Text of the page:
1
$\begingroup$

A portion of the heat diffusion equation for a 1-D solid is given as:

$$\frac{1}{r} \frac{\partial}{\partial r} \left(r \; k \frac{\partial T}{\partial r} \right)$$

Apparently this can be expanded into the following form using the Chain rule:

$$\frac{\partial}{\partial r} \left(k \frac{\partial T}{\partial r} \right) + \frac{1}{r} \left(k \frac{\partial T}{\partial r} \right)$$

However, the only way I can get this form is using the Product rule, not the Chain rule.

Is there a way to use the Chain rule or is the Product rule actually the method to use?

$\endgroup$
2
  • $\begingroup$ You are correct that is the product rule. $\endgroup$
    – user142299
    Commented Apr 14, 2014 at 2:19
  • $\begingroup$ @user142299 Are you sure it's the Product rule? I just finished reading a book on finite difference methods in heat transfer in which it states the chain rule in multiple locations in the book was used to get the above form. Maybe the book meant to say the product rule. I was just wondering if there was a way to use the chain rule too. $\endgroup$
    – wigging
    Commented Apr 14, 2014 at 2:25

1 Answer 1

1
$\begingroup$

This is definitely the product rule. Note that $$\frac{1}{r} \frac{\partial}{\partial r} \left(r \; k \frac{\partial T}{\partial r} \right)={1\over r}\left(\frac{\partial}{\partial r}(r)\cdot\left(k \frac{\partial T}{\partial r}\right)+\frac{\partial}{\partial r}\left(k \frac{\partial T}{\partial r}\right)(r)\right)=\frac{\partial}{\partial r} \left(k \frac{\partial T}{\partial r} \right) + \frac{1}{r} \left(k \frac{\partial T}{\partial r} \right)$$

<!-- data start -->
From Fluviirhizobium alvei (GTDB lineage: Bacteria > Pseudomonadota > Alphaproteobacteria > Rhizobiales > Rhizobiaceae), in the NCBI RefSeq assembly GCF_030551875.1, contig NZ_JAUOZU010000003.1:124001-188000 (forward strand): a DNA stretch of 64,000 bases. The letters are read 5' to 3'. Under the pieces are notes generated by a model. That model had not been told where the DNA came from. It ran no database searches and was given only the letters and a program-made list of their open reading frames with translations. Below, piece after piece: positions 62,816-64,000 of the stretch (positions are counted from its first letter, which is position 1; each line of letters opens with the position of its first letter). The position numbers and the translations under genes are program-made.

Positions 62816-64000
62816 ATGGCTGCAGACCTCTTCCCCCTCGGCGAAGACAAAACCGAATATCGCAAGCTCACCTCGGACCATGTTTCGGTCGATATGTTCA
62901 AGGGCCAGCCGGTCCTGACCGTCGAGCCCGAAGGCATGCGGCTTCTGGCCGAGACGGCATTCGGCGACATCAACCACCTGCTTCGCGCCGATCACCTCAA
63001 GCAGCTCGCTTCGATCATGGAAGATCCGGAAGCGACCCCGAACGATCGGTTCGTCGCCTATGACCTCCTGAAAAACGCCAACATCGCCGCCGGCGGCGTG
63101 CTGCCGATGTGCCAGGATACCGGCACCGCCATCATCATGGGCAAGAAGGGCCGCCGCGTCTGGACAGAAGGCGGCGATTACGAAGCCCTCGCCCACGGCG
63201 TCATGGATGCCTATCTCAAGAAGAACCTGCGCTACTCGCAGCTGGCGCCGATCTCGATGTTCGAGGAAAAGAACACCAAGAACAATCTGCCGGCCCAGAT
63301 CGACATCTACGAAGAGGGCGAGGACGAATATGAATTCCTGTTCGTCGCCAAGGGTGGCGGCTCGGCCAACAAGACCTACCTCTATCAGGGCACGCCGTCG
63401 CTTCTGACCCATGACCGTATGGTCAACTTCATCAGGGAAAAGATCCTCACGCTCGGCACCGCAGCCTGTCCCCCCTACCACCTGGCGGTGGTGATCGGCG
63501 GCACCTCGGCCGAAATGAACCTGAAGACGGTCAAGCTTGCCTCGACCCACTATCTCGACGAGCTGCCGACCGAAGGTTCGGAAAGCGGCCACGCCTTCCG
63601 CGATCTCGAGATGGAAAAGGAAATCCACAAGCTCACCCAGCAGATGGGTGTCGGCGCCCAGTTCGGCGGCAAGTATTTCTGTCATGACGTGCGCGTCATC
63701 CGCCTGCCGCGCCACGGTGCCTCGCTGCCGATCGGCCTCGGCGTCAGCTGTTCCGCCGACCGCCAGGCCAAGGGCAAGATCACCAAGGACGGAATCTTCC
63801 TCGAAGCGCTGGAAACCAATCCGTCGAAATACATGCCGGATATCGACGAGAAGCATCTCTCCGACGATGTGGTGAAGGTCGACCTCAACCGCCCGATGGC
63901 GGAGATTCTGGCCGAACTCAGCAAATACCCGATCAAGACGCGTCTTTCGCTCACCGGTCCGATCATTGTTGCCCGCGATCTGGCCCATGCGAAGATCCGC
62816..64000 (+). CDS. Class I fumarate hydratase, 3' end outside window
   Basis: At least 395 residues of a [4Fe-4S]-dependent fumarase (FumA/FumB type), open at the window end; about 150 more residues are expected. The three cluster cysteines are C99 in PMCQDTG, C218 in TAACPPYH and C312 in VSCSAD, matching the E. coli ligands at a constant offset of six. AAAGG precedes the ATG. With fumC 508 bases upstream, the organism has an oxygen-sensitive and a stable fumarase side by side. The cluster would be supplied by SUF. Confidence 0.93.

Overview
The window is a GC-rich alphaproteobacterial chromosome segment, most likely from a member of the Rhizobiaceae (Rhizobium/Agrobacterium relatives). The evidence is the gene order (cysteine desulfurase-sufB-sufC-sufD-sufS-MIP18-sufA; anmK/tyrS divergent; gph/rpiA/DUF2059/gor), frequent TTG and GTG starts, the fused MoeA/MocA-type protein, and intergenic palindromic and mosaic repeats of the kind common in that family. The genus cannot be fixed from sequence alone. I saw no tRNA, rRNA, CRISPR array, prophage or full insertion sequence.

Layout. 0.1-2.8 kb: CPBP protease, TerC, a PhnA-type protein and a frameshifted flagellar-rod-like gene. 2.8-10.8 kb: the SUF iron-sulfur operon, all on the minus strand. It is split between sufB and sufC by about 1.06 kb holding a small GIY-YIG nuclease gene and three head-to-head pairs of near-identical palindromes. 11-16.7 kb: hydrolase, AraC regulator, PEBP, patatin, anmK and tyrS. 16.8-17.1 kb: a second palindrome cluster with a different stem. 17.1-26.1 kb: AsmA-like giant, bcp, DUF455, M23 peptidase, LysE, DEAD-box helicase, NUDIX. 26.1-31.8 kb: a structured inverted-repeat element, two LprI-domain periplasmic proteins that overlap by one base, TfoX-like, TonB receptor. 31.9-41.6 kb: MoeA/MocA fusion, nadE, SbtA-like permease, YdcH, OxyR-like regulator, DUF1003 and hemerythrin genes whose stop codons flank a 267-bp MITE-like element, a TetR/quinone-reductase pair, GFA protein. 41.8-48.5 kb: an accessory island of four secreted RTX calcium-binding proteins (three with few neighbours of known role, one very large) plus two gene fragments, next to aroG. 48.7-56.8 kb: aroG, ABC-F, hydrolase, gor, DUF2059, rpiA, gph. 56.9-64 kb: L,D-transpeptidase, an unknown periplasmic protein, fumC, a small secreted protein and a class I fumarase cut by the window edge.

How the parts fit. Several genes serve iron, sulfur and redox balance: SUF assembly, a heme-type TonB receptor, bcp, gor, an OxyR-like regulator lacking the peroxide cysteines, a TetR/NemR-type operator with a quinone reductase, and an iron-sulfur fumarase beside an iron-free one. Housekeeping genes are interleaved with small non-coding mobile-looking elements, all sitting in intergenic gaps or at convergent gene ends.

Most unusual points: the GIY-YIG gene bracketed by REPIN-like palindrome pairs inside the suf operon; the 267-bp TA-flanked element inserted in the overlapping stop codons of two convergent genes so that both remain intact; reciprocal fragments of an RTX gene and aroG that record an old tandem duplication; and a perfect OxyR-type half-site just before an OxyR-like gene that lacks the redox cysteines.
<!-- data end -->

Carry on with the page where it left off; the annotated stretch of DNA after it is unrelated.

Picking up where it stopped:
$\endgroup$
4
  • $\begingroup$ Yes that looks like the approach I used. For the product rule, considering $u*v' + v*u'$, what did you make $u$ and $v$ equal to? $\endgroup$
    – wigging
    Commented Apr 14, 2014 at 2:40
  • $\begingroup$ $u=k\frac{\partial T}{\partial r}$, $v=r$. $\endgroup$
    – user142299
    Commented Apr 14, 2014 at 2:41
  • $\begingroup$ I ended up using $u = r k$ and $v = \frac{\partial T}{\partial r}$ which seemed to give the same answer. $\endgroup$
    – wigging
    Commented Apr 14, 2014 at 2:48
  • $\begingroup$ I think they used the $u,v$ that I showed above. That's how they got their formula. $\endgroup$
    – user142299
    Commented Apr 14, 2014 at 2:49

You must log in to answer this question.

Not the answer you're looking for? Browse other questions tagged .